“The world is full of obvious things which nobody by any chance ever observes.”
Readers of this blog are probably very familiar with restructuring support agreements, also known as plan support agreements or lock-up agreements (collectively, an “RSA”). After all, RSAs are currently de rigueur in chapter 11 cases, appearing in almost every prearranged, pre-negotiated, or prepackaged filing. In a typical RSA, certain of a debtor’s creditors, who are often instrumental in negotiating the terms of the plan, will agree to affirmatively support and not oppose a debtor’s plan in return for the debtor’s agreement to seek confirmation of the agreed upon plan in accordance with certain milestones. Now I’m sure you, as lawyers and savvy Bankruptcy Blog readers, have at times wondered how strictly a court would interpret the common provision of an RSA that requires creditors not to oppose the debtor’s plan and, perhaps, have even fantasized (likely in the midst of the umpteenth round of late night negotiations with stubborn debtor’s counsel) about what would happen if you simply objected to confirmation of the debtor’s plan. Well never fear dear blog readers, recently the United States District Court for the District of Delaware provided an answer to this most pressing question in Morris Propp II and Morris Propp II Foundation v. Swift Energy Co. when it found in the context of denying an emergency motion for a stay pending appeal that prosecution of a proceeding seeking a reversal of a confirmation order violated the terms of an RSA.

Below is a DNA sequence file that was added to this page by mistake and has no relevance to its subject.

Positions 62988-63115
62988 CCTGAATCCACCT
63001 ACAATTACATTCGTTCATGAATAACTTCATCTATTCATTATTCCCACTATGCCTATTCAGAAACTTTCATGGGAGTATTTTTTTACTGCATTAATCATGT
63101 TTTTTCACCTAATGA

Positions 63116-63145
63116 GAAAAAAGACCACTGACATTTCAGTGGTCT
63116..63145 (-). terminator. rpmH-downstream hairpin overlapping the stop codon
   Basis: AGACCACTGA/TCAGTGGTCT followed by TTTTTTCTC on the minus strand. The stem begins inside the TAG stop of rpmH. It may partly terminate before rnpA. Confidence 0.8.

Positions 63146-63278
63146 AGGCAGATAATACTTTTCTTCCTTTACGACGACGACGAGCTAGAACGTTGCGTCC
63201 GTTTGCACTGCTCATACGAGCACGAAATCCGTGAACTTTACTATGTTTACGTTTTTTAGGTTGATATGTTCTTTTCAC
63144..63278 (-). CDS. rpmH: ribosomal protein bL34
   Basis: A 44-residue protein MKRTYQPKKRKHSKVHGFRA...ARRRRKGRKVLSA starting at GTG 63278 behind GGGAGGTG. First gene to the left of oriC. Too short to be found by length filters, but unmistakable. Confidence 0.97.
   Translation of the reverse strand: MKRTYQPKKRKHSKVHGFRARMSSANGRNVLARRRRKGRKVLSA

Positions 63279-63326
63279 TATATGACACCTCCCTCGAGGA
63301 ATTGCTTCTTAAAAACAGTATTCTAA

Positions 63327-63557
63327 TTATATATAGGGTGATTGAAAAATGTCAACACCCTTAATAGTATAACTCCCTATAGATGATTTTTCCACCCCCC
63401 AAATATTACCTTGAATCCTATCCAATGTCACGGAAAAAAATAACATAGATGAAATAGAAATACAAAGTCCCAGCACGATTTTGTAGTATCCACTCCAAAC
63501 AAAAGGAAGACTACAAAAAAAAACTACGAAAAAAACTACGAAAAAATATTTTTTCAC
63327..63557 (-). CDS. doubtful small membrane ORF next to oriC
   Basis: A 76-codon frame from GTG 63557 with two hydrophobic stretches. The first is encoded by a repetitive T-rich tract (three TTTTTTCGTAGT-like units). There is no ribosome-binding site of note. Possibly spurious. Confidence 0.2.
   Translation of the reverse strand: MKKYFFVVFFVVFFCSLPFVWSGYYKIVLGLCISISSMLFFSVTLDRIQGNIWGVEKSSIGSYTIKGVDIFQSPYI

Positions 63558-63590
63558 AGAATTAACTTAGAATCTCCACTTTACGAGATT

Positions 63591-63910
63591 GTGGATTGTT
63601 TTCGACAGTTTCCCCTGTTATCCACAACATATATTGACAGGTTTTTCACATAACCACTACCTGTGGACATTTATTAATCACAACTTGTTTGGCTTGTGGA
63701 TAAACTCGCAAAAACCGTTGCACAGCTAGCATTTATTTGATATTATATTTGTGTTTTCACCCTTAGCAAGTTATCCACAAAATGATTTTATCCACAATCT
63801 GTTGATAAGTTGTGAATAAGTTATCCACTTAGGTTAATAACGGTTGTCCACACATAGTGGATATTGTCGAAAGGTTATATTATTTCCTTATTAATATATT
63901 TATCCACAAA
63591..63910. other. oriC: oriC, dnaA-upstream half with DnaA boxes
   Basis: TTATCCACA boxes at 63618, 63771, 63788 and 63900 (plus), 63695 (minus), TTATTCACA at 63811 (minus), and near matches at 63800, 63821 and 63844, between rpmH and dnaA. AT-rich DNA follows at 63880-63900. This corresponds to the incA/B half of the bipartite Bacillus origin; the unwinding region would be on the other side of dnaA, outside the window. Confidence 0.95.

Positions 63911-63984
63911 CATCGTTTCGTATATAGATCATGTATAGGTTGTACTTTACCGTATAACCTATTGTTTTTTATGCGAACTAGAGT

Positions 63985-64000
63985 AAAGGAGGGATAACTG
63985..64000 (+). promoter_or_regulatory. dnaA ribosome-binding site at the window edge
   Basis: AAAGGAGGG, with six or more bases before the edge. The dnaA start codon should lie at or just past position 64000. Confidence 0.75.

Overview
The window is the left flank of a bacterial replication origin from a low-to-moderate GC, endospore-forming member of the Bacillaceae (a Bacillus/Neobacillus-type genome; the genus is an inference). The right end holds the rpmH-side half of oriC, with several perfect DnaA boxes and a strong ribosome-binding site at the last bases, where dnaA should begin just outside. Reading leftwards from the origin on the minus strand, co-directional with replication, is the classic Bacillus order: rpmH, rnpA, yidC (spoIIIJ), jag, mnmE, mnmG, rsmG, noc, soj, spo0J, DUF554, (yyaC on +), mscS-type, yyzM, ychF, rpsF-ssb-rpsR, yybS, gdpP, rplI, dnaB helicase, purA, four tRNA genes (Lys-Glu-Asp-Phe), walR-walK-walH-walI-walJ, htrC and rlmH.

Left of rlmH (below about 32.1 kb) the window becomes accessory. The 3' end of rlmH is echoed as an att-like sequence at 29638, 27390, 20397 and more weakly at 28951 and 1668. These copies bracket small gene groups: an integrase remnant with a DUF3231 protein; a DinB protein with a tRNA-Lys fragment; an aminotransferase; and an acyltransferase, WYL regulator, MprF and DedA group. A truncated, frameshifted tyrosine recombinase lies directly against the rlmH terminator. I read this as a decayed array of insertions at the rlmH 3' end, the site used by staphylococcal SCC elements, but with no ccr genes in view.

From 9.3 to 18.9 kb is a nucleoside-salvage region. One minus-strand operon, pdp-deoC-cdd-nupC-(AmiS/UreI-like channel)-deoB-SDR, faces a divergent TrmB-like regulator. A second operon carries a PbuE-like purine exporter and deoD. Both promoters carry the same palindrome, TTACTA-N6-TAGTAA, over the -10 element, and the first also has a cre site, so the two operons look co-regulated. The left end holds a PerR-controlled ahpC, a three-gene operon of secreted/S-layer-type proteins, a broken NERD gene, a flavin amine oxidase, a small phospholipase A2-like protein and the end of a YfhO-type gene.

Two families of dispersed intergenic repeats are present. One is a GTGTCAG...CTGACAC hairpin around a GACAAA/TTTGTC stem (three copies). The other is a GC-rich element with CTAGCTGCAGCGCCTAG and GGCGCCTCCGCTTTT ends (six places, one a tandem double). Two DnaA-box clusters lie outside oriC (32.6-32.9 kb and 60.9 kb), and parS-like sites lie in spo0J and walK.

Morris Propp II and Morris Propp II Foundation v. Swift Energy Co. involved a convoluted procedural history. On December 31, 2015, the petition date, the Debtors entered into an RSA with certain of their noteholders. On February 2, 2016, the bankruptcy court approved the Debtors’ $75 million debtor in possession financing facility (the “DIP Facility”) which facility afforded a 7.5% backstop fee to the initial DIP Lenders in return for the agreement made by certain senior noteholders to backstop the entire DIP Facility if syndication was unsuccessful. On March 23, 2016, Appellants, who held approximately $1.07 million of the Debtors’ unsecured notes, objected to confirmation of the Debtors’ plan, arguing that their claim was improperly classified in the Plan because, unlike certain other members of their class, they were not given the opportunity to participate in the syndication of the Debtors’ DIP Facility. In response to Appellants’ confirmation objection, the Debtors provided all of their unsecured noteholders with an opportunity to participate in their DIP Facility and extended the deadline to do so until April 4, 2016. At the confirmation hearing on March 30, 2016, the Debtors informed the bankruptcy court that all of their noteholders, including the Appellants, would be able to participate in the DIP Facility, and the bankruptcy court entered an order confirming the plan and overruling the Appellants’ objection. On April 4, 2016, the Debtors’ claims and noticing agent received subscription documents which indicated that the Appellants intended to participate in the DIP Facility. The subscription documents included a signed joinder agreement to the RSA. Pursuant to the joinder agreement, Appellants became party to the RSA and were required, among other things, to support the plan and not to object to the plan or to take any action inconsistent with confirmation or consummation of the Plan. Notwithstanding the joinder agreement, on April 14, 2016, Appellants filed a notice of appeal of the confirmation order, arguing that (i) the terms of the extended syndication offer were less favorable than the initial syndication offer because it did not include the backstop fee and (ii) the bankruptcy court did not properly consider the merits of their objection (the “First Appeal”). In response, the Debtors filed a motion to enforce the RSA and the Confirmation Order. Appellants filed an objection to the Debtors’ enforcement motion arguing that (i) the bankruptcy court lacked jurisdiction to hear the Enforcement Motion, (ii) the RSA did not prohibit the First Appeal, and (iii) if the RSA did prohibit the First Appeal, it was unconscionable. On May 26, 2016, the bankruptcy court granted the Debtors’ enforcement motion (the “Enforcement Order”). Thereafter, Appellants appealed the Enforcement Order and filed a motion to stay the Enforcement Order pending appeal with both the bankruptcy court and the district court. The bankruptcy court denied the motion to stay on June 2, 2016. The district’s court’s denial of the Appellants’ motion to stay the Enforcement Order pending appeal was entered on June 29, 2016.